Custom JavaScript visualizations in RMarkdown

I happened to stumble upon the preview release page for RStudio recently and noticed something that made me exorbitantly happy.

A preview release of RStudio v1.0.136 is now available for testing and feedback. This release includes… Support for JavaScript and CSS chunks in R Notebooks…

“Support for JavaScript and CSS chunks in R Notebooks”! As someone who loves using javascript for plotting (and secretly for manipulating) data this is massively exciting. Previously my workflow for generating an interactive graphic would be something like:

  • Download data
  • Clean data and do preliminary visualization in R
  • Export what I liked to a csv file and make a new directory with a set of .html, .js, .css files in it.
  • Load data into javascript/d3.js in the new javascript file.
  • Plot.

This workflow has served me very well, I did it probably 20 times a day when working at the New York Times and I am very fast with it. If you want to just make a stand alone visualization it’s fantastic, however, as a biostatistician who works with a lot of other biostatisticians, people tend to want to see where the data comes from.

With Javascript chunks in .Rmd files you can explicitly show the code for data gathering/cleaning etc. in a language that your collaborators can understand, along with making custom d3 charts with that data. All without ever leaving RStudio. I will show you my quick and dirty solution to doing so.

Getting data into Javascript

Instead of generating a csv file in R and then loading that into javascript we will instead send the data directly through the html to javascript. (Note: This wont work well with super large data).

Inspired by this medium post I wrote a little function that takes a dataframe and sends it to the html document in the .json format.


send_df_to_js <- function(df){
      var data = ',toJSON(df),';
    , sep="")

To illustrate how it works we will generate some random data into a dataframe.

#Generate some random x and y data to plot
n <- 300
random_data <- data_frame(x = runif(n)*10) %>% 
  mutate(y = 0.5*x^3 - 1.3*x^2 + rnorm(n, mean = 0, sd = 80),
         group = paste("group", sample(c(1,2,3), n, replace = T)))

Now we send a snippit of the dataframe into the function to see the output…

random_data %>% 
  head() %>% 
## <script>
##       var data = [{"x":8.1137,"y":45.704,"group":"group 2"},{"x":8.0455,"y":10.4571,"group":"group 1"},{"x":0.5177,"y":70.1536,"group":"group 3"},{"x":0.171,"y":51.6814,"group":"group 2"},{"x":2.2069,"y":-26.1143,"group":"group 1"},{"x":2.4624,"y":-78.9991,"group":"group 1"}];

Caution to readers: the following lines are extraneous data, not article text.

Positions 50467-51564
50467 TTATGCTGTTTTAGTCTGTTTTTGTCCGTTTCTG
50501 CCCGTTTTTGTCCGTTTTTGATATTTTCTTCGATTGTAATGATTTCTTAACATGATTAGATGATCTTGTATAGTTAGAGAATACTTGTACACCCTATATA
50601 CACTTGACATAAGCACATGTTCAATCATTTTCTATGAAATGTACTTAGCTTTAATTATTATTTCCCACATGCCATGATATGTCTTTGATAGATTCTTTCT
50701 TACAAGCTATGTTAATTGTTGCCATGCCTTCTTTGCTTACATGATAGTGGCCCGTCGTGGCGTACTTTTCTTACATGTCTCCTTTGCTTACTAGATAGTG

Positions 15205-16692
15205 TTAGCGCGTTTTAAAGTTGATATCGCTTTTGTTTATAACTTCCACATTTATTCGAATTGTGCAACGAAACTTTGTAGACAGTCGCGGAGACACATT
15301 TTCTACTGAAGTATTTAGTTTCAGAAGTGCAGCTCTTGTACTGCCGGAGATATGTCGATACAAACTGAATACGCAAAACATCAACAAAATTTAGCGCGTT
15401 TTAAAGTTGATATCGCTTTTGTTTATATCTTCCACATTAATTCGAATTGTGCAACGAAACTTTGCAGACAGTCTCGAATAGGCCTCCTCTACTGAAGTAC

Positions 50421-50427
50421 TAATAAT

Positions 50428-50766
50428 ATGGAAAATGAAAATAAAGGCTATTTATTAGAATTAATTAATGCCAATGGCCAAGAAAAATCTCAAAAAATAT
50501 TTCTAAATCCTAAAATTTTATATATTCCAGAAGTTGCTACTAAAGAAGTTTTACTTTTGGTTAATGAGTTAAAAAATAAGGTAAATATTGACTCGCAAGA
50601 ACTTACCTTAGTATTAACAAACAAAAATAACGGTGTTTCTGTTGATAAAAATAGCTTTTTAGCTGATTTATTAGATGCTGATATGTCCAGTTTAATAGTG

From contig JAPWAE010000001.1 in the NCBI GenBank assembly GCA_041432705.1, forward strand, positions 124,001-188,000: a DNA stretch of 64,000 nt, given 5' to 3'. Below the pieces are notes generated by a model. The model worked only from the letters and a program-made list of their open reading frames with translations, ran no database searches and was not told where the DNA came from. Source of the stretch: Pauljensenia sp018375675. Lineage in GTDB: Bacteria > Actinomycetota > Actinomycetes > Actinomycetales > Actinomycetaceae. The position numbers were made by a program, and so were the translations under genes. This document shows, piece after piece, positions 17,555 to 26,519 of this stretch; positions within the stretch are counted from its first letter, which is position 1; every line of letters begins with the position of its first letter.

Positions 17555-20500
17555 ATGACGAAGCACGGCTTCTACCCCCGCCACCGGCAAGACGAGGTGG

##     </script>

Beautiful, we have our data, in json format, wrapped in a script tag. Now we can send the whole dataframe through. This time I am using the results = "asis" option in the code chunk ({r, results = "asis"}), to write the results directly to the html document and not to the output like we did above.

#Initiate data transfer protocol one

Now our data is inside our page’s javascript scope and ready to be played with!

Drawing pretty pictures

Let’s make a super simple d3 scatter plot to see this randomly generated data. All I have to do is include my desired javascript libraries, make a div element for my visualization to go into and then put my {js} block in. RMarkdown will slot the javascript into the page and we’re good to go.

In this example I did…

<script src=""></script>
<script src=""></script>

<div id = "viz"></div> 

` ` `{js}
//code goes here
` ` `

Did it work?

Why/ When

This is a bad example of a visualization for this scenario as something like plotly could do this in much less effort. If you’re doing something more complicated/ bespoke then this is a great resource to have.


If you’re interested, here’s the javascript code I included to make the above graph.

var point_vals ="#viz").append("p").text("Mouseover some data!");

//Get how wide our page is in pixels so we can draw our plot in it
var page_width = $("#did-it-work").width();
// set the dimensions and margins of the graph
var margin = 20,
    width = page_width - 2*margin,
    height = page_width*0.8 - 2*margin;
// Find max data values
var x_extent = d3.extent(data, d => d.x);
var y_extent = d3.extent(data, d => d.y);

// Set the scales 
var x = d3.scaleLinear()
  .range([0, width]);
var y = d3.scaleLinear()
  .range([height, 0]);

//Set up our SVG element
var svg ="#viz").append("svg")
    .attr("width", width + 2*margin)
    .attr("height", height + 2*margin)
          "translate(" + margin + "," + margin + ")");

var bounce_select = d3.transition()
// Add the scatterplot
    .attr("class", "dots")
    .attr("fill", d => === "group 1"? "steelblue":"orangered")
    .attr("fill-opacity", 0.3)
    .attr("r", 5)
    .attr("cx", d => x(d.x) )
    .attr("cy", d => y(d.y) )
    .on("mouseover", function(d){
       d3.selectAll(".dots").attr("r", 5) //make sure all the dots are small
        .attr("r", 10);
       point_vals.text("X:" + d.x + " Y:" + d.y) //change the title of the graph to the datapoint
// Draw the axes    
// Add the X Axis
    .attr("transform", "translate(0," + height + ")")

// Add the Y Axis

Nick Strayer image
Nick Strayer

Randomly walking my way though a career in statistics

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